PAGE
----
Australian Prime Minister Slams Environmental Groups Targeting Businesses With Selfish Secondary Boycotts
November 1, 2019 - Australian Prime Minister Scott Morrison has railed against "progressives", accusing them of denying people's liberties in a speech that slammed environmentalists for targeting businesses that invest in non-renewable industries.
Scott Morrison also vowed to outlaw the "indulgent and selfish" practices of environmental groups who campaign against Australian businesses that work with companies and industries they are opposed to, such as coal.
Australian Prime Minister Scott Morrison
"I am very concerned about this new form of progressivism ... intended to get in under the radar but [which] at its heart would deny the liberties of Australians," he said.
In a lunchtime speech to the Queensland Resources Council, Morrison argued that so-called "secondary boycotts" can have serious consequences for the Australian economy.
"Environmental groups are targeting businesses and firms who provide goods or services to firms they don't like, especially in the resources sector," he said.
"They are targeting businesses of all sizes, including small businesses, like contracting businesses in regional Queensland.
"It is a potentially more insidious threat to the Queensland economy and jobs and living standards than a street protest."
'It Gives You a Warm Glow'
The Prime Minister spoke in Brisbane in the wake of anti-mining protesters clashing with police outside a mining conference in Melbourne.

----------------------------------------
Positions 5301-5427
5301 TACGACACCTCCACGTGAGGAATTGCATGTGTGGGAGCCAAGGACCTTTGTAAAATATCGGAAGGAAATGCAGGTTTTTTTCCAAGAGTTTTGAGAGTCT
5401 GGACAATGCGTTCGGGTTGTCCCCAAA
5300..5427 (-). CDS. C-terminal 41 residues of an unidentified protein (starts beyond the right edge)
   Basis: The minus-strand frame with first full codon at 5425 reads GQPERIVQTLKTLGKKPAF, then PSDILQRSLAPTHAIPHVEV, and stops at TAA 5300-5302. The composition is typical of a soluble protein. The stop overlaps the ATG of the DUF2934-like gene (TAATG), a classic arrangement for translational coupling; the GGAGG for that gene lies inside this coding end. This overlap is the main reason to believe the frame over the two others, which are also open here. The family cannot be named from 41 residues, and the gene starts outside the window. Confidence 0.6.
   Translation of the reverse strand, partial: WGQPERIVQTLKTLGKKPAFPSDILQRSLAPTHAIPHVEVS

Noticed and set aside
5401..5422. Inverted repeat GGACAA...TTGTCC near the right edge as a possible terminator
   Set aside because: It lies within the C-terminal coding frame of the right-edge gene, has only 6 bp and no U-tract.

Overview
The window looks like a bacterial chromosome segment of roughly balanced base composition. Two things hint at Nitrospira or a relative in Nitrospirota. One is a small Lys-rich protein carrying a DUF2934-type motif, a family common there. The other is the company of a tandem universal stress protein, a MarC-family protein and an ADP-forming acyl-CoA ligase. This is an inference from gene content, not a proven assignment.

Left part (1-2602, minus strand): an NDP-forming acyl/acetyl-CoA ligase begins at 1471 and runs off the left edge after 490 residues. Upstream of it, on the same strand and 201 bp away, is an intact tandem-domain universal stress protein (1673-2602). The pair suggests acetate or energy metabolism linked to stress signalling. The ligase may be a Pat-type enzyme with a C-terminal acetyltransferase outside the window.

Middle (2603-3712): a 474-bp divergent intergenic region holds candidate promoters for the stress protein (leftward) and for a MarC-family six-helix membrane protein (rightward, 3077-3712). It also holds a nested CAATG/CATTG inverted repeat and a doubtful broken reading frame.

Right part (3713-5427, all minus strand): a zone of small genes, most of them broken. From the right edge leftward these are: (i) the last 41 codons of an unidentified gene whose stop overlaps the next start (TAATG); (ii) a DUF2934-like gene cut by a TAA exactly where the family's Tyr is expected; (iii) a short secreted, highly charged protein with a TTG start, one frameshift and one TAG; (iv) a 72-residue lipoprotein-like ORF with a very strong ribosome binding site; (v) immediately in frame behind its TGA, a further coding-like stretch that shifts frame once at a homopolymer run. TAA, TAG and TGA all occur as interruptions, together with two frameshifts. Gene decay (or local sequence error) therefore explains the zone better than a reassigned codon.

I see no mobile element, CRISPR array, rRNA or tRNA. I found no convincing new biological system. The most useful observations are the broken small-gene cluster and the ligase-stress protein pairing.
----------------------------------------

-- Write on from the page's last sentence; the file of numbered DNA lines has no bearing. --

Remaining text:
Morrison said he wanted Australia to have the world's most advanced, innovative and successful resources sector in the country.
"I hear a lot about progressivism at the moment," he said.
"It sounds like a lovely word. It gives you a warm glow. I will tell you what it means.
"Those who claim the title want to tell you where to live, what job you can have, what you can say and what you can think — and tax you more for the privilege of all of those instructions that are directed to you."
Morrison lamented that Australian businesses, under pressure from environmental groups, are increasingly refusing to provide services like banking, insurance and consulting to coal mining companies.
"There are two inevitable outcomes … Australian business does less business … and Australian business is forced to acquire goods or services from an alternative or overseas supplier at a higher price," he said.
'Testing the Limits of the Right to Protest'
Morrison said whilst he accepted the Government cannot force one company to provide services to another, the Coalition was looking at ways to prevent such boycotts from spreading to other sectors that have a significant carbon footprint — including gas projects, abattoirs, airlines and the sugar cane industry.
"Let me assure you, this is not something my Government intends to allow to go unchecked," he said.
"Together with the Attorney-General, we are working to identify mechanisms that can successfully outlaw these indulgent and selfish practices that threaten the livelihoods of fellow Australians, especially in rural and regional areas, and especially here in Queensland."
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In an apparent reference to recent protests in Queensland by Extinction Rebellion, Morrison said "radical activism" and "absolutist environmentalism" were "testing the limits of the right to protest".
"The right to protest does not mean there is an unlimited licence to disrupt people's lives and disrespect your fellow Australians," Morrison said.
The Prime Minister used the speech to reaffirm his Government's commitment to jobs in traditional industries by announcing an expansion of the Skills Organization Pilot program to include the mining industry.
"We know that mining is a high-skill, high-wage industry and this is a further statement of confidence in the industry's future," he said in his address.